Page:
Sussex Dragonfly Group

Downy Emerald
Cordulia aenea (Linnaeus, 1758)
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Suborder: Anisoptera
Family: Corduliidae

Downy Emerald
Cordulia aenea

Suborder: Anisoptera
Family: Corduliidae

The two Emerald Dragonfly species can be found at the same site, patrolling fairly sheltered heathland ponds or hawking high in the woodland canopy, rarely settling. As a result, distinguishing between them can be a frustrating task. The Downy Emerald usually goes for the more open areas, flying very low, regularly turning back and forth, and hovering. It appears shiny black in flight, except for the transparent wings. Both sexes have a bronze-green downy thorax and a dark metallic green abdomen, which is club-shaped in the male and rounded in the female. Young newly breeding adults have beautiful greenish yellow eyes and bronzey abdomens going duller with age. The female lacks the conspicuous ovipositor (vulvar scale) of Somatochlora metallica.

Cordulia aenea
1 / 7
teneral male
Photo: David Sadler
Cordulia aenea
2 / 7
female
Photo: David Sadler
Cordulia aenea
3 / 7
female
Photo: David Sadler
Cordulia aenea
4 / 7
male
Photo: David Sadler
Cordulia aenea
5 / 7
male
Photo: David Sadler
Cordulia aenea
6 / 7
male
Photo: David Sadler
Cordulia aenea
7 / 7
mating
Photo: David Sadler

More images

National status
A nationally rare species, and listed in the British Red Data Book on Invertebrates. With a stronghold in south-east England, it has an otherwise scattered distribution from Devon to the Scottish Highlands.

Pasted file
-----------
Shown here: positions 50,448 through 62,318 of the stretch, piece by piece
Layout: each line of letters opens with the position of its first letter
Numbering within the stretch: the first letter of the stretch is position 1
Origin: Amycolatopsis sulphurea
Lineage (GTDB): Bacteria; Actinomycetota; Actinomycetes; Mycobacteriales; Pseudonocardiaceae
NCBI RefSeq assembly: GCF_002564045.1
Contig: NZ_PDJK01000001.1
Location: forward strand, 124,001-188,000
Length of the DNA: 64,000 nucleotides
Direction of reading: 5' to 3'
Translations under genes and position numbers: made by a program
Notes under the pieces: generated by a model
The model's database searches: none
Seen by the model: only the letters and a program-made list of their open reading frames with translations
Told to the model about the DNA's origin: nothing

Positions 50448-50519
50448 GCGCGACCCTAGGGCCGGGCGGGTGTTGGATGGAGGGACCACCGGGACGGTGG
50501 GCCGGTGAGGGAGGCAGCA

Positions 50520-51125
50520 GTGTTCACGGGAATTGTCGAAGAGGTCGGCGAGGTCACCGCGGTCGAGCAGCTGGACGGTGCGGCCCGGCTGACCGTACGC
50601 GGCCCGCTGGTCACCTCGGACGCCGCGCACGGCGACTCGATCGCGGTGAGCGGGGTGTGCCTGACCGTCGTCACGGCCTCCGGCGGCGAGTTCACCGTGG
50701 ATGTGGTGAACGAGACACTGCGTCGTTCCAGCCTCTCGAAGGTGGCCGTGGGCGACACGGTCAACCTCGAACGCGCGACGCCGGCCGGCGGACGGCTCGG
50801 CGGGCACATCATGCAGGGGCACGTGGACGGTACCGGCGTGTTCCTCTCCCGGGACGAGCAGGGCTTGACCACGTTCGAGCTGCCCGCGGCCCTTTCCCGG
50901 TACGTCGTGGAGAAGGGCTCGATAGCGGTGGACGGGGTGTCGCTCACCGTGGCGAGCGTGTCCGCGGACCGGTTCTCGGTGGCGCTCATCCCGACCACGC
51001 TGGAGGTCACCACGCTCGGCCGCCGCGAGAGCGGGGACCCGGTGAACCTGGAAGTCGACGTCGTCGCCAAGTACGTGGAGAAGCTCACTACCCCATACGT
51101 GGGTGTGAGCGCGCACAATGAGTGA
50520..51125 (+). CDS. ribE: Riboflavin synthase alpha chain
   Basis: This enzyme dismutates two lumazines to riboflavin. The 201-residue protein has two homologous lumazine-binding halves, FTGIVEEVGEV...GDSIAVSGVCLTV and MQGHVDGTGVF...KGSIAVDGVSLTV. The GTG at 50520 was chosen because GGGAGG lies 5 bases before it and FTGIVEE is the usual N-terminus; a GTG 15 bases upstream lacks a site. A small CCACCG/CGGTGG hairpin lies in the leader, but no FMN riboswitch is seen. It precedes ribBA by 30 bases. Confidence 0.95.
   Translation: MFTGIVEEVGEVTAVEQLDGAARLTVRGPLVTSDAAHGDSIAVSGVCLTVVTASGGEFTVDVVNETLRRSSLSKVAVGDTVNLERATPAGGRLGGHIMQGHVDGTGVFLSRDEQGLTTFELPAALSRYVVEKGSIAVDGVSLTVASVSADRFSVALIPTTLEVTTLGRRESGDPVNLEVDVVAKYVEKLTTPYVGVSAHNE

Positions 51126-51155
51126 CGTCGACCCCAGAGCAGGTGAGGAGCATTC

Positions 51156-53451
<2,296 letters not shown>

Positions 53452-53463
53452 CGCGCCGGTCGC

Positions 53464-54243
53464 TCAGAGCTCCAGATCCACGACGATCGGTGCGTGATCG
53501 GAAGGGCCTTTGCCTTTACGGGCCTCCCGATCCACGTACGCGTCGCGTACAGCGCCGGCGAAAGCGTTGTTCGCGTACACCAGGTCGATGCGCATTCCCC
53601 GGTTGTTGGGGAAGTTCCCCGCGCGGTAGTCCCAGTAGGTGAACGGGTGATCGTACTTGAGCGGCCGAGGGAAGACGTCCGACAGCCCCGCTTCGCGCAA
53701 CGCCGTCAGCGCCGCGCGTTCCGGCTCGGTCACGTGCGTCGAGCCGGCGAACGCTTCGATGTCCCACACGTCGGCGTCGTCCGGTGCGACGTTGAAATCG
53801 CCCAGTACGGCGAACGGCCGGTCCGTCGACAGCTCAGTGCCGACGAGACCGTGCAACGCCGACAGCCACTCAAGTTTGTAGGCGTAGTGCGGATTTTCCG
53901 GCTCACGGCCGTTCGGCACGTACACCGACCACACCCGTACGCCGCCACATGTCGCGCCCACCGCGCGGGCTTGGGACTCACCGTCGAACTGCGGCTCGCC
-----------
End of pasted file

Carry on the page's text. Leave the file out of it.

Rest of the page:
Status in Sussex
Thinly but widely and inconsistently scattered across the county including the south east from where the 1965-1978 survey had no breeding records (Chelmick 1979). Listed in the Sussex Rare Species Inventory.

Distribution at 1km scale

Cordulia aenea distribution (all)
Cordulia aenea distribution pre 1980
Cordulia aenea distribution 1980 - 1989
Cordulia aenea distribution 1990 - 1999
Cordulia aenea distribution 2000 - 2009
Cordulia aenea distribution 2010 - 2019
Cordulia aenea distribution 2010 on

Historical records
All authorities (e.g. Lucas and Bloomfield 1905; Craven 1922) seem to agree that the first record for Sussex is by Unwin who found one near Horsham in June 1846. However, up until 1945 there had been only three localities recorded in West Sussex (Dannreuther 1945), and it seems to have fared only slightly better in East Sussex (Chelmick 1979). In the north and west of the county Chelmick (1979) considered it widespread and common.

Flight times
Early May - late July. The flight time appears to have moved forward slightly during the decade to 2020.